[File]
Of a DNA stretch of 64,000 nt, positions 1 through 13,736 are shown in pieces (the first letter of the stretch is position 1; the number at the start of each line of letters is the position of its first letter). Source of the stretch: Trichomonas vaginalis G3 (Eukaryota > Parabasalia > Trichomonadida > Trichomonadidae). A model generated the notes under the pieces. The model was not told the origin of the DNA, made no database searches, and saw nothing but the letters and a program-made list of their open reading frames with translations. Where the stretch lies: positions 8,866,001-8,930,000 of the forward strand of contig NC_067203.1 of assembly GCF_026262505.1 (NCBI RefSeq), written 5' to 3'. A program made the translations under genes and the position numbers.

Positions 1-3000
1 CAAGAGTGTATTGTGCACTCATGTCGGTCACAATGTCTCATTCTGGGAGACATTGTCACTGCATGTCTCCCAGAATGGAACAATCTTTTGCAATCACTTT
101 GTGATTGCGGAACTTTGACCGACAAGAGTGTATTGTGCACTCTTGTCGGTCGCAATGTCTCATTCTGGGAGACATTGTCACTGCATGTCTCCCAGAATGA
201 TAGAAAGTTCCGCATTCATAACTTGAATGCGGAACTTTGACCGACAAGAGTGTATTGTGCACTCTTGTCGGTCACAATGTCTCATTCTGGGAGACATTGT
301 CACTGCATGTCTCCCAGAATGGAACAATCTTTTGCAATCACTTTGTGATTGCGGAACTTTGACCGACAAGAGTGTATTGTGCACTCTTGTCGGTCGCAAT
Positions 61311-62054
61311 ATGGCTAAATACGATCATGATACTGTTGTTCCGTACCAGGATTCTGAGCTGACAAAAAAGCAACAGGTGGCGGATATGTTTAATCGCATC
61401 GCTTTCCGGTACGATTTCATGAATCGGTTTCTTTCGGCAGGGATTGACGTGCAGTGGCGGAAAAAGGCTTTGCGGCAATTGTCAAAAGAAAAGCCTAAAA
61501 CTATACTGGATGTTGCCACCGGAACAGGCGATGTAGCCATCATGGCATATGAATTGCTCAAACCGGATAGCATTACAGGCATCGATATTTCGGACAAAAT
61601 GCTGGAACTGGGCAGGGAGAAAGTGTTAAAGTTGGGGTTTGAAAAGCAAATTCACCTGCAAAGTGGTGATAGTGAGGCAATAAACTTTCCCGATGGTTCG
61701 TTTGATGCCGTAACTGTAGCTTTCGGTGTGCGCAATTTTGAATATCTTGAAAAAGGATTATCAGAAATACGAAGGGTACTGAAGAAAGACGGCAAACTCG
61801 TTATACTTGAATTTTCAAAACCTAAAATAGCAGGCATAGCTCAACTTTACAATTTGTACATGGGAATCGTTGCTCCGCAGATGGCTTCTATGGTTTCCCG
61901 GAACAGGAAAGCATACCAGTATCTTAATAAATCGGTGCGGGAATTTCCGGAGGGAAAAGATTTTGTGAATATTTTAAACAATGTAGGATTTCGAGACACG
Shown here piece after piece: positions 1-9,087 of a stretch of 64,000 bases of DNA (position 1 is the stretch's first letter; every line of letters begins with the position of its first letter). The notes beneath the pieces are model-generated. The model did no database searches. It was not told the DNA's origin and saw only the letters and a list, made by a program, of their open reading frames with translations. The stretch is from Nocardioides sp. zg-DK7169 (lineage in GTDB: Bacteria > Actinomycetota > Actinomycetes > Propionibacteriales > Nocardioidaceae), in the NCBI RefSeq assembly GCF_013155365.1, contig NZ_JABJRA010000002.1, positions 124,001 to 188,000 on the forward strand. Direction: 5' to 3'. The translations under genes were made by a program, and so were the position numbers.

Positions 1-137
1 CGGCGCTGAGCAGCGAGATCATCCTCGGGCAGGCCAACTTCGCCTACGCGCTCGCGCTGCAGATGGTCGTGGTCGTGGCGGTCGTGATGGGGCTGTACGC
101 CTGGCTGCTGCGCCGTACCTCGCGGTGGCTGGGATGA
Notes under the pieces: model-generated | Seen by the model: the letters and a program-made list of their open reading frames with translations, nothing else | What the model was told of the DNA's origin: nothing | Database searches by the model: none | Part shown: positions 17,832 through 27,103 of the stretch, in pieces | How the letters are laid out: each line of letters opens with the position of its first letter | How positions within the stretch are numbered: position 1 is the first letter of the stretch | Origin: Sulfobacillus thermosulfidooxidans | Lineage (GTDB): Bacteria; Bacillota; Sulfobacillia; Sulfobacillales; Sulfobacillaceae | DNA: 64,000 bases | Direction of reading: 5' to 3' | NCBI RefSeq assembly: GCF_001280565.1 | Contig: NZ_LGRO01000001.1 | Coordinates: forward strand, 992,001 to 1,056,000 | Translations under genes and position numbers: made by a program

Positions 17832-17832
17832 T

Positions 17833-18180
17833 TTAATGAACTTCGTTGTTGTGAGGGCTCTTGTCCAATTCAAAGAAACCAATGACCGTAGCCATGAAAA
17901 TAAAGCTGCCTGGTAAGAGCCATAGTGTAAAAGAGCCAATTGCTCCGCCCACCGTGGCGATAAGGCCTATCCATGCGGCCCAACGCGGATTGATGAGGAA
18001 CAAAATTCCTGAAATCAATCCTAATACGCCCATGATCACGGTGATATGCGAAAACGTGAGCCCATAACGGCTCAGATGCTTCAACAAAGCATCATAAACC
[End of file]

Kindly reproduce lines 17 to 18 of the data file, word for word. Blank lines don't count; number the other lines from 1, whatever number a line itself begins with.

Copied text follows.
1 CGGCGCTGAGCAGCGAGATCATCCTCGGGCAGGCCAACTTCGCCTACGCGCTCGCGCTGCAGATGGTCGTGGTCGTGGCGGTCGTGATGGGGCTGTACGC
101 CTGGCTGCTGCGCCGTACCTCGCGGTGGCTGGGATGA